Interview with Charles Personnaz – Director of the Institut National du Patrimoine

Interview with Charles Personnaz – Director of the Institut National du Patrimoine

Institut national du patrimoine
Charles Personnaz and CHARTER had a conversation about the cultural heritage field in France. Since 2019, he is the director of the Institut National du Patrimoine (INP) and thus an expert in issues relating to the training of cultural heritage Conservators and Conservator-restorers. He shares his thought on how to improve the trainings offered by INP and which cultural heritage skills are in highest demand in France.

We also took the opportunity to discuss the fire at Notre Dame in terms of main takeaways from the event and how the restoration is going. It’s going as fast as possible while also dealing with new discoveries and choosing the best solutions for a very complex operation.

Can you give an overview of the work carried out by the Institut National du Patrimoine?

The Institut national du patrimoine, which belongs to the French Ministry of Culture, was founded more than 30 years ago in order to train, what we in France call the “conservateurs du patrimoine”, the civil servants in charge of both the preservation of heritage in various specialities such as museums, archaeology, historical monuments, archives and of the management of cultural institutions.

Practically, all the directors of the main museums, centres of archives, heritage administrations in France are coming from our school. Our students, who are already civil servants, have succeeded in passing a very difficult exam. We train them during eighteen months with the objective to add new professional skills to their academic knowledge.

The Institut national du patrimoine (INP) is also training conservators-restorers over five years in one of seven specialities. The training is at the crossroad of sciences, manual skills and history of art. It stresses in-field experiences. From the beginning, students can practice on real objects lent by public collections. A progressive practice is proposed by their teachers, who are professionals, and the items from collections are stored at INP under the supervision of a professional registrar.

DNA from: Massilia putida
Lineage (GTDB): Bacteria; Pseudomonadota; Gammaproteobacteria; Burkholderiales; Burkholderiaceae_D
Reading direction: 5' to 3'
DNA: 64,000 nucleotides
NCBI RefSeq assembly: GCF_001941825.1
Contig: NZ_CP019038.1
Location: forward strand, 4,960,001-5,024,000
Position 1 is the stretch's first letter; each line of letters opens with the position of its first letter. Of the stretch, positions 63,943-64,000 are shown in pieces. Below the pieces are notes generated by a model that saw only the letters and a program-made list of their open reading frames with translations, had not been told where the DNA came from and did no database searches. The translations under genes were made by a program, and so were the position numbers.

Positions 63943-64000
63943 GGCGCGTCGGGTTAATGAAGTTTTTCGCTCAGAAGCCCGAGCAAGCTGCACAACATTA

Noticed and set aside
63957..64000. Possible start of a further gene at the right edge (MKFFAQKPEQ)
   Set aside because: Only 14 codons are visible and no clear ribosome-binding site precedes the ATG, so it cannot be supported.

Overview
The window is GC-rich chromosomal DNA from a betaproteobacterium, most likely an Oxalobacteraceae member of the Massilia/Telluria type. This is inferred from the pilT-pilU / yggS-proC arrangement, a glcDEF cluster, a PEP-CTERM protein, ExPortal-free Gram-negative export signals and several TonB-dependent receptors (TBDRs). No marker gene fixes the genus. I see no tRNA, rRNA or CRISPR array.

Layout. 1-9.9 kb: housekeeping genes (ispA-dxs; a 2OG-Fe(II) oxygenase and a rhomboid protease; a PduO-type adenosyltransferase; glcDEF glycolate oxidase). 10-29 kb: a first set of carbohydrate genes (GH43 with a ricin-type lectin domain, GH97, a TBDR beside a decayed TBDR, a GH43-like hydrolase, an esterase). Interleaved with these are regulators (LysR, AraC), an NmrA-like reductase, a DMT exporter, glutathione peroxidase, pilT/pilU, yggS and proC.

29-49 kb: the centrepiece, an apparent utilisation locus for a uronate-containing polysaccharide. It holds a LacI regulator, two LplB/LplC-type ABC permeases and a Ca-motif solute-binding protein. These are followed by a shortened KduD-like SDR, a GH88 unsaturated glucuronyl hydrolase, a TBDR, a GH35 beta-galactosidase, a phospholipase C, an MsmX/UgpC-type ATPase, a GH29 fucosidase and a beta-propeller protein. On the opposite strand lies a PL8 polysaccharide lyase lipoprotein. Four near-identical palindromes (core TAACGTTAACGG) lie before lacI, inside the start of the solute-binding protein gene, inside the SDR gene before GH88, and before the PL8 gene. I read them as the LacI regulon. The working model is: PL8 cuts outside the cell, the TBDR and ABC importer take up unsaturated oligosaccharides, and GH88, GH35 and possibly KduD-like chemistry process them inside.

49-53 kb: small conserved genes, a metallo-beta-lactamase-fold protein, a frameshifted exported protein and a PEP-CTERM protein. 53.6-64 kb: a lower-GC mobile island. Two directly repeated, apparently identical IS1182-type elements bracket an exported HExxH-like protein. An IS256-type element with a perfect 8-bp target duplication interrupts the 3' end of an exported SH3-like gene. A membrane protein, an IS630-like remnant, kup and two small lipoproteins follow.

Continuing training is also a key mission in our development. Our sessions are open to every heritage professional. We offer around one hundred sessions a year, to more than 1 400 people in 2021. We try continually to renew our program and to deal with all the subjects that make heritage care today, from the most technical ones to the most philosophical.

Through these 3 types of opportunities, INP is a central place in allowing heritage professionals to better know each other and to learn how to collaborate together.

Another mission is to develop international cooperation. We are present in more than 25 countries, sending and welcoming students, professionals, teachers and experts. We try to create long-term cooperation and exchanges, especially in China, the Middle East and Caucasus, West Africa and Ethiopia.

Which are the main focus areas of the Institut National du Patrimoine right now?

Training is always a work in progress. We try to change our programs each year in order to improve the proposal and to take into account more accurately some challenging subjects. For the “conservateurs”, we have opened new classes about provenance research and the art market for example. For the conservator-restorers, we want to answer the needs of heritage. We are thinking about new sessions dedicated to mural paintings, stained glasses or archaeological objects.

We also pay attention to the professional integration of our students, especially the conservator-restorers. Most of them will work as independent professionals and we have to train them for that. We also work with the Ministry of Culture in order to improve their legal conditions of work.

In terms of skills in cultural heritage, which are the ones you see being highly demanded in France? Would you say the education curricula is responding to them?

Globally, I would answer yes. But we have to make efforts to create links between the different professions. In our institute, it is easy to conceive programs for “conservateurs” and conservator-restorers but we have to improve the way of working with architects.

Skills in cultural heritage are all highly demanded. Our responsibility is to prepare enough people to protect our heritage in the future. And in France the difficulty remains to attract students towards manual skills professions.

How is sustainability understood and implemented in French cultural heritage?

It is not a new subject because of course heritage policies are part of sustainability programs. Our goal is to make collections, monuments and skills last thanks to a reasonable use of materials, sciences, technologies and the intervention of adequate professionals.